The correct transposition and implementation of former third pillar instruments is essential for the good functioning of EU policies on freedom, security and justice. To get a complete and accurate overview of the implementation of these instruments, and to enable it to fulfil its role as guardian of the Treaties, the Commission invited all Member States to notify their national measures for transposing the instruments applicable to them by 15 March 2015, which has been extended until 15 May 2015.
While the Commission received a large number of notifications, some Member States failed to notify any measures to transpose a number of these instruments. In December 2015 the Commission contacted those which had failed to notify complete measures for transposing the following instruments:
Council Framework Decision 2006/960/JHA (also called the ‘Swedish initiative’),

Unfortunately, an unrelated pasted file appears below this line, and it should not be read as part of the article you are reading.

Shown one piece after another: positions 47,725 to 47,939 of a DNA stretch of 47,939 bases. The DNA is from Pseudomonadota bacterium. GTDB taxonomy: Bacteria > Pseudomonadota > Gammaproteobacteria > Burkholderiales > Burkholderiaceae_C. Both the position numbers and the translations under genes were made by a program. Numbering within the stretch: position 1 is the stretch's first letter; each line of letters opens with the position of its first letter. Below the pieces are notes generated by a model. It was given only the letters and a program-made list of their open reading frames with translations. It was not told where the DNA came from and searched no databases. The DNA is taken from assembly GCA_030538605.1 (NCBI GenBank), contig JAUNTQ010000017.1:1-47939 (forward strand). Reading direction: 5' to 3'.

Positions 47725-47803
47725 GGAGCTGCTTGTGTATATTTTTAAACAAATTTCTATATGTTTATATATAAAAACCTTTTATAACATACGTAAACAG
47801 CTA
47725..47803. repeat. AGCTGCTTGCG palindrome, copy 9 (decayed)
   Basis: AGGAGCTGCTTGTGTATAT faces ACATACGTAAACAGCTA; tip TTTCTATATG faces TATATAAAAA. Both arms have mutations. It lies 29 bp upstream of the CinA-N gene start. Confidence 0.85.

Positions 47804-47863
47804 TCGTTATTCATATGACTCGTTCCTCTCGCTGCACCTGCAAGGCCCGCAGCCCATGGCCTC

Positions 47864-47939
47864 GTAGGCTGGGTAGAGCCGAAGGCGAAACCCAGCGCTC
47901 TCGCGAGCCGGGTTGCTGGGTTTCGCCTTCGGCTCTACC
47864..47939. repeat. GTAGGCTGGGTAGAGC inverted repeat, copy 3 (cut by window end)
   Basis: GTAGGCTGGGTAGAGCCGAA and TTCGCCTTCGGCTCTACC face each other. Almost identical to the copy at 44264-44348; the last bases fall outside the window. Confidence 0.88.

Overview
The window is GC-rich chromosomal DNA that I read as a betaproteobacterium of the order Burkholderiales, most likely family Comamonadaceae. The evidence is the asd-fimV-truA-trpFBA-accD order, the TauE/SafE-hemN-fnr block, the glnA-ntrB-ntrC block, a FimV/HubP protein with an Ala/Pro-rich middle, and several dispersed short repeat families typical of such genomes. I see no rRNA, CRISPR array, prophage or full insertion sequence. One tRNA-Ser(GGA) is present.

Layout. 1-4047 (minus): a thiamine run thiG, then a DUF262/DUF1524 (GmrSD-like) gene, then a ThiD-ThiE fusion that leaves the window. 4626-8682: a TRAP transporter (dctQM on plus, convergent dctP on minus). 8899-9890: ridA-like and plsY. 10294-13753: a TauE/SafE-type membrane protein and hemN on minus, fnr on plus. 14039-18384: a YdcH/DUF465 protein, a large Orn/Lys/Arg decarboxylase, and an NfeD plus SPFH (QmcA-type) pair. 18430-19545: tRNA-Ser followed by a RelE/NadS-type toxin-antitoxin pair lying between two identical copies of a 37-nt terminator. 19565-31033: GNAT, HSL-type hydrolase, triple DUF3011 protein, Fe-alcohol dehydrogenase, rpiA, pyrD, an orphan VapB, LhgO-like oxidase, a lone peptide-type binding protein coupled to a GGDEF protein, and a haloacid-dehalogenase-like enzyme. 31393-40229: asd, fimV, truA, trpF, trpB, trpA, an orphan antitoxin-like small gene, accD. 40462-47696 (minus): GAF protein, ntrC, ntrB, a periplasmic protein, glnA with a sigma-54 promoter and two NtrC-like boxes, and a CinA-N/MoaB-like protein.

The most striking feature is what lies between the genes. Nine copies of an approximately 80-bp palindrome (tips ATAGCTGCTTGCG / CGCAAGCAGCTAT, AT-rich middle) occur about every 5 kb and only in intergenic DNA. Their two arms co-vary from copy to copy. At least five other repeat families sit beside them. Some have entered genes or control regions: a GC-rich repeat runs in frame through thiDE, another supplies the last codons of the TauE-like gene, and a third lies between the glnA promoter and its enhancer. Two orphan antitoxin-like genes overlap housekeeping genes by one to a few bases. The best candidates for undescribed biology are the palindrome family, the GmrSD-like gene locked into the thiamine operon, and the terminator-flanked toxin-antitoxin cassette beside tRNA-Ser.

Council Framework Decision 2003/568/JHA on combating corruption in the private sector,
Council Framework Decision 2008/841/JHA on the fight against organised crime,
Framework Decision 2009/315/JHA on exchange of information extracted from criminal records between Member States (ECRIS),
Framework Decision 2009/829/JHA on the European supervision order,
Framework Decision 2008/947/JHA on probation and alternative sanctions, and
Framework Decision 2008/909/JHA on transfer of prisoners.
The Commission also assessed the conformity with EU law of the national transposition measures notified.
7.Towards a new policy on migration